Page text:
Marco Andretti was the fastest qualifier for Sunday’s Indianapolis 500 pole position battle, cracking 232 mph Saturday to lead a dominant showing by Andretti Autosport drivers.
The 33-year-old grandson of 1969 Indy 500 winner Mario Andretti turned the fastest four-lap qualifying average at 231.351 mph (372.323 km/hr) around the 2 1/2-mile (4km) oval with a fast lap of 232.177 mph to begin the run.
“We’ve got the speed,” Andretti said. “We’ve just got to do it one more time tomorrow.”
Saturday’s nine fastest qualifiers advanced to Sunday’s final session to decide the starting order in the front three rows for the August 23 race, postponed from May 24 by the COVID-19 pandemic.
“Balance was great. Power, Honda brought it this year. We just need to execute now,” Andretti said. “It’s going to come down to everybody doing their job.”
The “Fast Nine” was paced by four Andretti Autosport racers: Andretti, Americans Ryan Hunter-Reay on 231.330 mph and Alexander Rossi at 231.268 mph and Canada’s James Hinchcliffe on 231.195 mph.
Joining them in qualifying order were New Zealand’s Scott Dixon, Dutch 19-year-old rookie Rinus VeeKay, Spanish rookie Alex Palou, American Graham Rahal and Japan’s Takuma Sato, whose average of 230.792 mph edged American Colton Herta by 0.017 mph for the last spot in the top nine.
Cars that qualified 10th to 33rd on Saturday’s speed chart, including defending champion Simon Pagenaud of France and two-time Formula One champion Fernando Alonso of Spain, were locked into spots in the last eight rows as the field was filled.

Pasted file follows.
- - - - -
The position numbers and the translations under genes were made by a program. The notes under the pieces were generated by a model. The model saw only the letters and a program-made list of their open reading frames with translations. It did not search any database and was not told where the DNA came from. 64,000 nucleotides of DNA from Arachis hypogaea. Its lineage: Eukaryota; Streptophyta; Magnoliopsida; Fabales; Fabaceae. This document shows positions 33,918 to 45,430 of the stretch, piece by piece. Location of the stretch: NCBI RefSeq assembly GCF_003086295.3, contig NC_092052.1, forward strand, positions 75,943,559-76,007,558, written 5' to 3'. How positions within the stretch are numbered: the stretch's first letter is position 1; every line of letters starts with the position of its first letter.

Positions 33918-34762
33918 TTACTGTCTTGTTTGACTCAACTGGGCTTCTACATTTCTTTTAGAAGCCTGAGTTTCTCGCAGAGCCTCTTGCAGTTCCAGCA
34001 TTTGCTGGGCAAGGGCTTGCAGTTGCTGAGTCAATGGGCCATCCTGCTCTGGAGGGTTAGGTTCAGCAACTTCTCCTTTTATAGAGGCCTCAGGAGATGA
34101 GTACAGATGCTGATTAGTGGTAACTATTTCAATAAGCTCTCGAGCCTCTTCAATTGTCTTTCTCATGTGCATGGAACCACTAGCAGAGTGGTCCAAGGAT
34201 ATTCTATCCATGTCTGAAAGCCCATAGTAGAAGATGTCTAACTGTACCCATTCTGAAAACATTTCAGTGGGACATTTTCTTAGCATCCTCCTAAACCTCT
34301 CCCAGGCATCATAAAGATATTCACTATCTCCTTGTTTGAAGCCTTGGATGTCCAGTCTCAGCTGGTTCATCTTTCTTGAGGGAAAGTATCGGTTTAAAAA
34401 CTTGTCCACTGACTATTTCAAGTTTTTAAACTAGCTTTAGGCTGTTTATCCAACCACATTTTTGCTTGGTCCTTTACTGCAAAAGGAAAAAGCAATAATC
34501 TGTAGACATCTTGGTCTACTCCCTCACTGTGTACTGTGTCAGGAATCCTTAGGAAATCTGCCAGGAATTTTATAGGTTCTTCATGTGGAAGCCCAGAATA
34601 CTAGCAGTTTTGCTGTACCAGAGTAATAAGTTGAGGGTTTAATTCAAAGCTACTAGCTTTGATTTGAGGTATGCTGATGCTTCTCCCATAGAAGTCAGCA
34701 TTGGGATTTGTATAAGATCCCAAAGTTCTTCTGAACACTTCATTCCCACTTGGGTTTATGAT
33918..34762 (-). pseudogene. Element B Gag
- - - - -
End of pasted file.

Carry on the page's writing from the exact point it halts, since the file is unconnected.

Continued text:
Past winners Will Power of Australia and Tony Kanaan of Brazil were 22nd and 23rd respectively, on the inside and middle of row eight.
Pagenaud was 25th, on the inside of row nine, on 228.836 mph, with Alonso in the middle of row nine in 26th on 228.768 mph.
There were no spectators at Indianapolis Motor Speedway just as there won’t be on race day due to safety concerns over the coronavirus pandemic.
– Dixon sends a message –
Dixon, who won the year’s first three races and leads in the hunt for his sixth career season title, had the fastest single lap Saturday at 232.356 mph.
It came on the first lap of a run at the end of the day that averaged 231.560 mph through three laps before he backed off at the end, content to save the rest for Sunday when the pole is at stake.
“We were just checking a few things for tomorrow, trying to get the right balance,” Dixon said. “You might be fighting over such small amounts tomorrow.”
Dixon’s late run sent a message that the Andretti cars might not be sweeping the front row, a feat achieved only once at Indy, by Roger Penske Racing in 1988.
“The car is there with a shot,” Dixon said. “I think we’ll have a good shot tomorrow. I predict (Andretti) will come out with some more for tomorrow.”
Andretti, who has won only twice in 236 starts over 15 IndyCar seasons, expects a Sunday pole shootout with his teammates and Dixon.
“Scotty just showed what he can do for three laps. It’s going to be close,” Andretti said. “We can play tomorrow. That’s the fun part.”
Andretti finished second in his 2006 Indy 500 debut. His only front row start was from the outside in 2013.
Michael Andretti, Marco’s father and team owner, was shocked to find four of his entries atop the speed chart.
“I felt pretty good last night,” he said. “But I didn’t expect it to be this good.”
As for his son’s chances at taking the pole, Andretti noted Marco’s run came in the heat of the day, just as Sunday’s pole run is likely to happen.
“If he’s out when it’s cool or with everybody else, he has got a shot,” Michael Andretti said.